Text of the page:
It was also wetter, especially in the desert regions of the United States. That’s when the Anasazi and the cliff dwellers flourished. The Mound Builder culture covered most of the Midwest, covering much of the Mississippi valley, and all the rivers draining into it. Their trade routes ran from the east coast to possibly the west coast and all the way down into Mexico. Artifacts, found in Mound Builder archaeological sites that originated from all over the continent.

When the Little Ice Age started around 1250, kicking in more strongly by 1350, the Mound Builder culture collapsed. The Mayan culture collapsed. The Anasazi disappeared. Bad, wet, cold winters and cold summers destroyed much of Europe’s agriculture. The Black Death plague killed hundreds of thousands in Europe. Wars started. Famines killed even more people. The face of modern Europe is much the result of the Little Ice Age.

1816 was probably the worst year of it. It was called the year without summer. There was frost in Virginia in August. Crop failure caused famine in Ireland, Wales, and the rest of Europe.

The scientific debate over what caused the Little Ice Age, reduced solar output, shifts in ocean currents, any number of other factors, rages on.

The reason for the year without summer is known. The Little Ice Age got helped out by volcanoes. 1812, 1813, and 1814 all had major volcanic eruptions, scattered around the world, blowing huge volumes of dust into the stratosphere, blocking a lot of sunlight. The dust maxed out in 1815, when Tamboura, in Indonesia, blew it’s top. Around 24 cubic miles of debris, much of it dust, went into the air. The planet’s temperature dropped by almost another degree for a couple of years.

The Little Ice Age and volcanoes, that’s how Hans Brinker won his silver skates.

First shared on the Squatcher’s Lounge Podcast:

For the reading impaired, an audio version of this quasi theory may be found here:

Cyclical Old Sol

We all know about our sun’s eleven year cycle of spottiness, how it gets spottier and less spotty over an eleven year period. Well, not really an eleven year cycle. The cycle ranges between nine and twelve years, eleven being the average of nine and twelve, approximately. The actual average is ten and a half, so you could round it up to eleven or down to ten. I haven’t a clue why eleven is official. The sunspot cycle was discovered in 1843 by Samuel Heinrich Schwabe. It’s official name is therefore the Schwabe cycle.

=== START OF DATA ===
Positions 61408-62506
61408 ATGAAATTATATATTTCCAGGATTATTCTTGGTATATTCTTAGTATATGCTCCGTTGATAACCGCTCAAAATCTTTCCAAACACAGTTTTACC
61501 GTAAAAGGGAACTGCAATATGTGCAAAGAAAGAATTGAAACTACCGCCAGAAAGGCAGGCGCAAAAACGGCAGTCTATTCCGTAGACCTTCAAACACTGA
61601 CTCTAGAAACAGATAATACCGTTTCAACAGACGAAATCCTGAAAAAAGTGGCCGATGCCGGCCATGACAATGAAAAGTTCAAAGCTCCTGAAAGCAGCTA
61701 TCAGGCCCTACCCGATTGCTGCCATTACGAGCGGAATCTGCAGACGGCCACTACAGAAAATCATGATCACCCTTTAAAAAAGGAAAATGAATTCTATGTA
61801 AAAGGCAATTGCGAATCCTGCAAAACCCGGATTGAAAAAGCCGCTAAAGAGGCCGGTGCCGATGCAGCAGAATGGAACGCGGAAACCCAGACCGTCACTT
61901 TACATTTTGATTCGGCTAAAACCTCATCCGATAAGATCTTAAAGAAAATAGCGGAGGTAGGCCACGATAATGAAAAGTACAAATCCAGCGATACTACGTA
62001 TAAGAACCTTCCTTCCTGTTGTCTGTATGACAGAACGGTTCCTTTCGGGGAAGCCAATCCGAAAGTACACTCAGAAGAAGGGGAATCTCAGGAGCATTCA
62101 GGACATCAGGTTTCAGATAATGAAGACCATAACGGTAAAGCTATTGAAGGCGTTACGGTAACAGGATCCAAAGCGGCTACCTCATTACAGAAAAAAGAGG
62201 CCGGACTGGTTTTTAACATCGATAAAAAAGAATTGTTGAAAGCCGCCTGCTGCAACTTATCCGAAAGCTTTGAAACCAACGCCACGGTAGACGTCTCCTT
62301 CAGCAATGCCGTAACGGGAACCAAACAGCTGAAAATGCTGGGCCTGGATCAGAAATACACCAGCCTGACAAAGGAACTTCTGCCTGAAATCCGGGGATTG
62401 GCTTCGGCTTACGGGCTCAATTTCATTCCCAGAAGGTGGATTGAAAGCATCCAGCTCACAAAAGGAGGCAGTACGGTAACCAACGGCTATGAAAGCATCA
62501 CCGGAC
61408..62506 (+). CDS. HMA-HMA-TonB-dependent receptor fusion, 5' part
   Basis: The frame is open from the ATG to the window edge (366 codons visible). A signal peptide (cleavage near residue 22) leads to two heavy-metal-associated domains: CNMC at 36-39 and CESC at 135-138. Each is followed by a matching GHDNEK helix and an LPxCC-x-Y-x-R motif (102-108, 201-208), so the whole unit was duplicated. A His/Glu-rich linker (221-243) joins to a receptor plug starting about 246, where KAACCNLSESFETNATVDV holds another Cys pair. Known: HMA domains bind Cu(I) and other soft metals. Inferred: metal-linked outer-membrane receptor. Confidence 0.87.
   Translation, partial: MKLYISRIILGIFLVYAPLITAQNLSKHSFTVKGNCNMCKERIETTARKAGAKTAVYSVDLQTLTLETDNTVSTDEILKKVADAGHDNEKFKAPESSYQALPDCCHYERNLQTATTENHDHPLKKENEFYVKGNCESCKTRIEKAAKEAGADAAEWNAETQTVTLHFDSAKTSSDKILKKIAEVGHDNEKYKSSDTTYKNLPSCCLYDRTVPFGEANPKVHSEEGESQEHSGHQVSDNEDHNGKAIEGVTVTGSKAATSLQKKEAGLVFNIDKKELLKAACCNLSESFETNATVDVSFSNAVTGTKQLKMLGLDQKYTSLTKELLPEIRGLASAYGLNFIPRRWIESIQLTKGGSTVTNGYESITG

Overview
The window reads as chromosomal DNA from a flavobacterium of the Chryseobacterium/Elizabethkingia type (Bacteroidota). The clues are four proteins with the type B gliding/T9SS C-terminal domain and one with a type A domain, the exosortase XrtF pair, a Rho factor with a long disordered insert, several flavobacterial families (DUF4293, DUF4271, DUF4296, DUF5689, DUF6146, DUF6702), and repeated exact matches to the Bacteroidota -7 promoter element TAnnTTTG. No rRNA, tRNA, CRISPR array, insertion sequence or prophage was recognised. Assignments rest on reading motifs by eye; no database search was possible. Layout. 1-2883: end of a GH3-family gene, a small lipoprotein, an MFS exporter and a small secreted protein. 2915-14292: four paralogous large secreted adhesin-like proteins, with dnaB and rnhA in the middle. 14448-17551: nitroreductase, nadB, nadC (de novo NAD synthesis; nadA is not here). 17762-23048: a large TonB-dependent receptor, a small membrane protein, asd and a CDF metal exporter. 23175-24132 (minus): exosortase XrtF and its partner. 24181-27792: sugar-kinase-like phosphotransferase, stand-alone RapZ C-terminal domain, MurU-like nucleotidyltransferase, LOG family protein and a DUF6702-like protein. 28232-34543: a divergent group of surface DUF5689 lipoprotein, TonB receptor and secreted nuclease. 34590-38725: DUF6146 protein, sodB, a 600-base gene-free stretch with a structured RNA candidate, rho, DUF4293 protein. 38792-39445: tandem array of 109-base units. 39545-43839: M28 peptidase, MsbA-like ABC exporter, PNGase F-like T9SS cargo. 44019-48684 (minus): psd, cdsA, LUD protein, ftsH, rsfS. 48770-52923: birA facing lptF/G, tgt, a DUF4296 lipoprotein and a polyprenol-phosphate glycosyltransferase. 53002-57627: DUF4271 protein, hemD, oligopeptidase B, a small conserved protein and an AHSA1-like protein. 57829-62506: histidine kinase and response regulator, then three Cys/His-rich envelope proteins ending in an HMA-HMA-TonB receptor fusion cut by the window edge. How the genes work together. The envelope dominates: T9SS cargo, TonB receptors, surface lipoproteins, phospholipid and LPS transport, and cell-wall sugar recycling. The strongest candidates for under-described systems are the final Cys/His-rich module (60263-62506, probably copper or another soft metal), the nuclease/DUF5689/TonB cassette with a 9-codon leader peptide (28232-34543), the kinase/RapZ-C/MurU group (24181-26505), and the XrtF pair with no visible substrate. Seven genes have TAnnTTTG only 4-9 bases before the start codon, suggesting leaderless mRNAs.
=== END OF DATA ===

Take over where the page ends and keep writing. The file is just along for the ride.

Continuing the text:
I can’t figure out why no one talks about the sun’s other cycles. There’s at least four more.

There’s the Wolf-Gleissberg cycle of about eighty years. The number of sunspots in each eleven year cycle goes up and down in an eighty year cycle.

Then there’s the deVries-Suess cycle of about two hundred years. It is based on increasing and decreasing concentrations of carbon 14 in ice cores and tree rings. Carbon 14 is created from regular old carbon 10 when an atom of carbon 10 gets whacked by a cosmic ray. When the sunspot cycle cycles down really low, and there are very few sunspots, the sun’s magnetic field gets weaker and starts letting more cosmic rays hit the earth. Cosmic rays, by definition, come from the cosmos. You know, way out there somewheres.

The Bray-Hallstatt cycle is about 2,300 years long. It’s existence is inferred by not only carbon 14 measurements, but also by beryllium 10 measurements.

There is a proposed solar cycle that hasn’t been named yet. It’s around 6,000 years long.

So what’s it all mean, you may well ask? Well, when you take all these sunspot cycles, and the implied variations in the sun’s energy output, you get things like the Maunder minimum. What’s the Maunder minimum, you may well ask? It was the last time the cycles ganged up and sunspot activity nearly vanished for 70 years, from 1645 to 1715, about the coldest period in the Little Ice Age.

What’s the Little Ice Age, you might well ask? That’s for me to know and you to find out next week.

First shared on the Squatcher’s Lounge Podcast:

For the reading impaired, an audio version of this quasi theory may be found here: